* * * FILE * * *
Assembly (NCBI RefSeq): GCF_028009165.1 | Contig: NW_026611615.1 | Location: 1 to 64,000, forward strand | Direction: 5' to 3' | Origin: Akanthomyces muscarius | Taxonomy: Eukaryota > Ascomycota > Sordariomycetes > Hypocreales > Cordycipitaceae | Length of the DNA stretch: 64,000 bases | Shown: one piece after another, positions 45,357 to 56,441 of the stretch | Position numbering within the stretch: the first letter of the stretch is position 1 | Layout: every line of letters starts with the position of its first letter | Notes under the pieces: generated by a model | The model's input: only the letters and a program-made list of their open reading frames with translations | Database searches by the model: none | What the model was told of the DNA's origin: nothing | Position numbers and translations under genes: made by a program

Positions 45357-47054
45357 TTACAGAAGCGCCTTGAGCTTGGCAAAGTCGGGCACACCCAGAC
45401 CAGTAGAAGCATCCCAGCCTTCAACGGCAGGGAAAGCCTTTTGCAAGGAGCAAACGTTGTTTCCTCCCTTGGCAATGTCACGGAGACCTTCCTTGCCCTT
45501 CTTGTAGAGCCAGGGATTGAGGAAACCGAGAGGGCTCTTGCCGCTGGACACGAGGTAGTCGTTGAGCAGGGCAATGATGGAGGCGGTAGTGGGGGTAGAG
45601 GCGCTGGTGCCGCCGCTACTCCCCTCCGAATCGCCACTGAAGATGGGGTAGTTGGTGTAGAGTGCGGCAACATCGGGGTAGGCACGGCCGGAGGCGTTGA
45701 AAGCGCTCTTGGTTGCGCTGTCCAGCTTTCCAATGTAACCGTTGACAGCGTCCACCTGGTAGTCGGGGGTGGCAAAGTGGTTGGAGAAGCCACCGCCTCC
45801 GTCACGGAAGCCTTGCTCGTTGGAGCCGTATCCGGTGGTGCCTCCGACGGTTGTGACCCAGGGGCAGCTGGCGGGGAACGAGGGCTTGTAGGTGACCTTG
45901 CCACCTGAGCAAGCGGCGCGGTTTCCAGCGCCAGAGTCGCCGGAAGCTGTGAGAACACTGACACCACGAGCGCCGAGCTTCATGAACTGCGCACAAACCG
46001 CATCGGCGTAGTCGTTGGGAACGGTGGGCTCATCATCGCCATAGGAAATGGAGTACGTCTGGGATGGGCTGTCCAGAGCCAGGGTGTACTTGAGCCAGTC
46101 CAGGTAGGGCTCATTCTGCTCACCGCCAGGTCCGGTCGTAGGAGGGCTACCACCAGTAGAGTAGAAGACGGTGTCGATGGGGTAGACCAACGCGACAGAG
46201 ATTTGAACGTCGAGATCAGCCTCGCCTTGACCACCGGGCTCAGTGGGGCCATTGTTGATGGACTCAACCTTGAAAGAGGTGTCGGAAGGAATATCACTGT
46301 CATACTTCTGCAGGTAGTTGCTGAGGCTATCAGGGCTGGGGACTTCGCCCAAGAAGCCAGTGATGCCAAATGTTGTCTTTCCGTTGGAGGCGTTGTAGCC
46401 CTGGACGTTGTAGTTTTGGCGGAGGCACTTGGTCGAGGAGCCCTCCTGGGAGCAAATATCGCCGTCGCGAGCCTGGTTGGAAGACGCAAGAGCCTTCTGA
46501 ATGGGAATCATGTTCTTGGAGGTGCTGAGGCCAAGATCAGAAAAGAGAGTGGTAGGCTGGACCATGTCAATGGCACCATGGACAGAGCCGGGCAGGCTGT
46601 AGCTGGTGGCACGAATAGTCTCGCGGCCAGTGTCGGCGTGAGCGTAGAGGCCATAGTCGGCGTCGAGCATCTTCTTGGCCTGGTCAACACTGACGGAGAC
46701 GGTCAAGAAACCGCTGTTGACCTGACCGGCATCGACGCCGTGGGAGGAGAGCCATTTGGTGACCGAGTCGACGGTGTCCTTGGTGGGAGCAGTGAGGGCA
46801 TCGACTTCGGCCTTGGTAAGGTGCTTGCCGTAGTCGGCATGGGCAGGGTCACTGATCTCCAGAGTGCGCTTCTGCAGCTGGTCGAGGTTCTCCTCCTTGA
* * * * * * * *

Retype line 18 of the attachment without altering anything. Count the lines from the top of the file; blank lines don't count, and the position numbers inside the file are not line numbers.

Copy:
46801 TCGACTTCGGCCTTGGTAAGGTGCTTGCCGTAGTCGGCATGGGCAGGGTCACTGATCTCCAGAGTGCGCTTCTGCAGCTGGTCGAGGTTCTCCTCCTTGA